Cumberland Fossil Plant
Cumberland Fossil Plant is situated on 1,425 acres along the shores of Barkley Lake in Stewart County, Tennessee. The plant is about 20 miles southwest of Clarksville, Tennessee, and is accessible from state Route 149.
With a maximum rated gross output of 2,470 megawatts, this two-unit plant is the largest generating asset in the TVA coal fleet. Cumberland generates approximately 16 billion kilowatt-hours of electricity each year – enough to supply more than 1.4 million homes.
Cumberland currently employs about 245 area residents to safely provide affordable, reliable electricity and make life better for the people of the Valley.
TVA is working toward a cleaner energy future, which means a reduced reliance on coal. In January 2023, TVA made the decision to retire Cumberland Fossil Plant in two stages, with one unit retiring by the end of 2026 and the second unit by the end of 2028.
Before the first unit retires, TVA will build a 1,450-megawatt combined cycle plant on the Cumberland reservation, slated for operation by 2026 to maintain reliable, uninterrupted power to customers. Replacement generation for the second unit has been deferred to allow consideration for a broader range of replacement options. Learn more at tva.com/nepa.
TVA built Cumberland Fossil Plant to help meet increased electric power requirements in its service area. Construction began March 3, 1968, and wrapped up five years later at a cost of $410 million.
The first unit went into commercial operation in March 1973 and the second in November 1973. The plant’s two 1,300-megawatt units were the largest units ever ordered when they were purchased. They had “little resemblance” to the 125-megawatt units designed 20 years prior. Towering 1,001 feet, the original chimneys – built in 1970 – are two of the tallest chimneys in the world.
TVA specialists originally selected the site as the best option for a fossil plant because it was well-suited to receive coal, either by barge or by rail, and because of its location near the West Kentucky coalfields. Its central location in the northern portion of the TVA service territory also proved crucial to system power requirements at the time of construction.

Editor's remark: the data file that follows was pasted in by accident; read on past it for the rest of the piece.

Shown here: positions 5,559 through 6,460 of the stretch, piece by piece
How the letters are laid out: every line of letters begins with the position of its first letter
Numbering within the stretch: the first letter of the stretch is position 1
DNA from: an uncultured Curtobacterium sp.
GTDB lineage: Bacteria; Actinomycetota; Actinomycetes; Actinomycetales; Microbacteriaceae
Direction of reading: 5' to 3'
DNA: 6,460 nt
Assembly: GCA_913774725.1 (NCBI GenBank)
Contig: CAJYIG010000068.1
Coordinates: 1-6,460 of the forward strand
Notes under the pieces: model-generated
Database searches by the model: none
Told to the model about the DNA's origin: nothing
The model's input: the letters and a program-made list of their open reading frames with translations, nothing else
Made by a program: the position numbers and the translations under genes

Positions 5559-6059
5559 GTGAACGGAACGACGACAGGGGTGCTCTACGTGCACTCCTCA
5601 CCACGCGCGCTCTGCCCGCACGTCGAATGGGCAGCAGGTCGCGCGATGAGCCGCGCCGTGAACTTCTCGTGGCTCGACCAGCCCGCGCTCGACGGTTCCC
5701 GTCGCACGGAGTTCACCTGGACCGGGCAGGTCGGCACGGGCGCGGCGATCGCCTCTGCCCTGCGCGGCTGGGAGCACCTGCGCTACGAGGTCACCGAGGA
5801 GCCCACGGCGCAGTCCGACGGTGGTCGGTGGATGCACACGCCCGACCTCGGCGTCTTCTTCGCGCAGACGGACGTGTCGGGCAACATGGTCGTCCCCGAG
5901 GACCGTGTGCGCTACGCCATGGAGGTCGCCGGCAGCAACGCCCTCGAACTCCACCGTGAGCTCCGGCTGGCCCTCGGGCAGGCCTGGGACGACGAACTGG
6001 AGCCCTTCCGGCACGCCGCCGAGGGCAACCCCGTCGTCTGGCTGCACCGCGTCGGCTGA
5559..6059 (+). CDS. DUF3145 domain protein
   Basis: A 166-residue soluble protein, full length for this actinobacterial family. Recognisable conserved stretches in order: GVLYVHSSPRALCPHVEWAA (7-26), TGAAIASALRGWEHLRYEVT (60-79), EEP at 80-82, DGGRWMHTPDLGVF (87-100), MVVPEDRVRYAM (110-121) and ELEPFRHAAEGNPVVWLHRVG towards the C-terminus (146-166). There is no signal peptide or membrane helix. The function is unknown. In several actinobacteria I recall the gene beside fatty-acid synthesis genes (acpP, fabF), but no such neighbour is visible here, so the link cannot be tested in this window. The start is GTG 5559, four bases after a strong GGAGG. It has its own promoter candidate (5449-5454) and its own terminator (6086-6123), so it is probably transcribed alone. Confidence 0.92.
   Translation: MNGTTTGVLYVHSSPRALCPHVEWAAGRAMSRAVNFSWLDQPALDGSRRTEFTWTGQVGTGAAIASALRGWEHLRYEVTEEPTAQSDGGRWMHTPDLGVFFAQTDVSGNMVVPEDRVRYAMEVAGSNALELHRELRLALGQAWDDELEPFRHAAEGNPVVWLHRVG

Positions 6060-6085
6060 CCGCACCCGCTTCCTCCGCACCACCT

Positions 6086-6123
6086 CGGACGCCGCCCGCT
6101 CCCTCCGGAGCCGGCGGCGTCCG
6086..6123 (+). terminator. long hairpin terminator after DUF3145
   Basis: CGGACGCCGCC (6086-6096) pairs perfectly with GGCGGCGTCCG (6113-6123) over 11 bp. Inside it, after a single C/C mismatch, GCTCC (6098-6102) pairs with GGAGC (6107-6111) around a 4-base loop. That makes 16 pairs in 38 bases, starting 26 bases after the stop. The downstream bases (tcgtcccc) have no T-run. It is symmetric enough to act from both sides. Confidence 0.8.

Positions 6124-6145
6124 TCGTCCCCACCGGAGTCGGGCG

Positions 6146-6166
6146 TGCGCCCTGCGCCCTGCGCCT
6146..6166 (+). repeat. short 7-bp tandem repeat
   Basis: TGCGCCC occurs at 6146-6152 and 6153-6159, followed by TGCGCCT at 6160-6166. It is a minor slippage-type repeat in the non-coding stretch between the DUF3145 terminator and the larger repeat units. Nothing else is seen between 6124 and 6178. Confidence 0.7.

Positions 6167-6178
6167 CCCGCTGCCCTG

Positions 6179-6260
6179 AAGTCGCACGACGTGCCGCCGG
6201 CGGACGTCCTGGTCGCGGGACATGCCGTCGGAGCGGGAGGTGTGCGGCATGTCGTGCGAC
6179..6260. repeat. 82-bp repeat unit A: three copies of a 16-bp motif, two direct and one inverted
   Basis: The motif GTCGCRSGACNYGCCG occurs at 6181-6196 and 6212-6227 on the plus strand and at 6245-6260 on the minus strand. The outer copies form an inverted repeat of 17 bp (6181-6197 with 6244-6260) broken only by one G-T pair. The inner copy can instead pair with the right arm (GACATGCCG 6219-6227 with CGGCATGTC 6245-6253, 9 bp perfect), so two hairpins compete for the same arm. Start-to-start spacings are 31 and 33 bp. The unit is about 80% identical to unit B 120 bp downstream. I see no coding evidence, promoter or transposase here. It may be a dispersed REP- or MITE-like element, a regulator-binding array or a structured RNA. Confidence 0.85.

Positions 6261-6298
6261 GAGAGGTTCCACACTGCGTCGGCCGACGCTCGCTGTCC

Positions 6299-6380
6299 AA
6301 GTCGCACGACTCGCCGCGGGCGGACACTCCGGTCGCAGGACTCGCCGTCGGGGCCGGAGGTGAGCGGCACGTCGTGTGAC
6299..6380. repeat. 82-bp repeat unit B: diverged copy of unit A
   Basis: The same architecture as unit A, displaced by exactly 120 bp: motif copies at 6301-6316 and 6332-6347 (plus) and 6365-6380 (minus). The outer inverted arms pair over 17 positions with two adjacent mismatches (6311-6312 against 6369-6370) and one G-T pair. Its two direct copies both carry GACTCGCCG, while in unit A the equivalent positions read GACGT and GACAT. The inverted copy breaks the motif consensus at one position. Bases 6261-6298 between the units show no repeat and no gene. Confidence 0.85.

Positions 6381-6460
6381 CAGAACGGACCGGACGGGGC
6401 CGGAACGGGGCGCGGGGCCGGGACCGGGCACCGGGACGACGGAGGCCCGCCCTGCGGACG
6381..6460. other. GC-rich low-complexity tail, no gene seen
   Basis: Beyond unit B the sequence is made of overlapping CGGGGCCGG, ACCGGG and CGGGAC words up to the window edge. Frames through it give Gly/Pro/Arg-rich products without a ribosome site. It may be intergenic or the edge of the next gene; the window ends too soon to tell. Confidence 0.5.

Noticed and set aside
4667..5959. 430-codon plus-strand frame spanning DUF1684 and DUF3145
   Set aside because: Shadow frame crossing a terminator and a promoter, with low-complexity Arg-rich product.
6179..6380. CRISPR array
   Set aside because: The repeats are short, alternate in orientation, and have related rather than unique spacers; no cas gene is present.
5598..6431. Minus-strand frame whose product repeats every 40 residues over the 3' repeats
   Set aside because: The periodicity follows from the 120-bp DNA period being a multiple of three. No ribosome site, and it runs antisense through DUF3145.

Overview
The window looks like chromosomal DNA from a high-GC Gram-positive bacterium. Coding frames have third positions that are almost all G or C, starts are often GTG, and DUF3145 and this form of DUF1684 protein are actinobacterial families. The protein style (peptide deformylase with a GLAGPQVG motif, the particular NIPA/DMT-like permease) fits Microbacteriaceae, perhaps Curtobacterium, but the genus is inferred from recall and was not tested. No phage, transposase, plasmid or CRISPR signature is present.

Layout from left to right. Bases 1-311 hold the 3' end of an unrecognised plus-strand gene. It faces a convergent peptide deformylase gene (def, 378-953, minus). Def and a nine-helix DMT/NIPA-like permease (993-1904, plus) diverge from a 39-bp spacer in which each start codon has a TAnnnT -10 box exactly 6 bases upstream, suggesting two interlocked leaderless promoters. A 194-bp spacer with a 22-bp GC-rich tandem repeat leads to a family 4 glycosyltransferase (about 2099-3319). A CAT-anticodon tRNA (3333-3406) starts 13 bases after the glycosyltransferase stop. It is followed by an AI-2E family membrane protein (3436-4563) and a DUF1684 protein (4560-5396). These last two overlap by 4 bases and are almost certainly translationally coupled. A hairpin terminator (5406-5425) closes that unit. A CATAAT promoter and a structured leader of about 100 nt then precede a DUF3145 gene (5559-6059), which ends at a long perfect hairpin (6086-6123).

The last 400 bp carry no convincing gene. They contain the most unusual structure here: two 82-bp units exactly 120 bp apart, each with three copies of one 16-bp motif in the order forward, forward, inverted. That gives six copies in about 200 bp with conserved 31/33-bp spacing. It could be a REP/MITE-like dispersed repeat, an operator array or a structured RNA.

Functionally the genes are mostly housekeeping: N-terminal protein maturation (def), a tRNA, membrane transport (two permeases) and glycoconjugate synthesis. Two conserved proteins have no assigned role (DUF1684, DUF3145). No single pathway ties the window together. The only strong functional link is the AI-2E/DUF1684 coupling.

TVA built Cumberland Fossil Plant to serve electricity to the community, but the enterprise’s mission of service goes beyond plant boundaries.
The Cumberland team has issued more than $20,000 in STEM grants to surrounding schools, as well as partnering with North Stewart Elementary School and Erin Elementary School to provide robot kits to students.
The team also supported the Christmas Angel Program at Highland Rim Head Start of Stewart, Houston, Humphries, and Dickson counties, as well as supplying holiday gifts to 229 “angels.” With support from the Local 429 IBEW, the team provided 75 food baskets to families in need.
Cumberland’s team members are often out in local communities, participating in celebrations and festivals. Recently, they hosted a booth at the Dover Annual Eagle Fest.
Facts & Figures
- The two-unit plant is the largest generating asset in the TVA coal fleet
- Towering 1,001 feet, the original chimneys, built in 1970, are two of the tallest chimneys in the world
- The plant’s maximum rated gross output is 2,470 megawatts
- Cumberland generates approximately 16 billion kilowatt-hours of electricity each year, enough to supply more than 1.4 million homes
- The first unit went into commercial operation in March 1973, followed by the second unit in November 1973
- Construction began March 3, 1968, and finished five years later at a cost of $410 million
- A fishing area located near the plant’s water discharge is open to the public
- Cumberland Fossil Plant takes its name from the Cumberland River
- Cumberland’s gypsum, a coal byproduct, is said to be the purest in the world. It’s used to produce wallboard at a nearby Georgia Pacific plant.
Protecting the Environment
TVA works to reduce environmental impacts from burning coal, and its specialists continuously monitor air and water quality to ensure the health and safety of the public.
Cumberland Fossil Plant, which uses about 20,000 tons of coal a day, is designed to ensure maximum environmental protection.
Both Cumberland units are equipped with wet limestone scrubbers capable of removing more than 95% of the sulfur dioxide from plant emissions. In spring 2003, TVA commissioned for Unit 1 a selective catalytic reduction system capable of reducing nitrogen oxide emissions by more than 90%. The Unit 2 selective catalytic reduction system, commissioned in spring 2004, can also remove 90% of nitrogen oxide emissions.
The Cumberland plant is also active in byproduct sales of gypsum and fly ash used as raw manufacturing material. In fact, Georgia Pacific runs a wallboard plant near the site – the company uses Cumberland's high-quality gypsum in its manufacturing process. Fly ash is used by area companies for road construction.
To learn more about how TVA handles coal ash, click here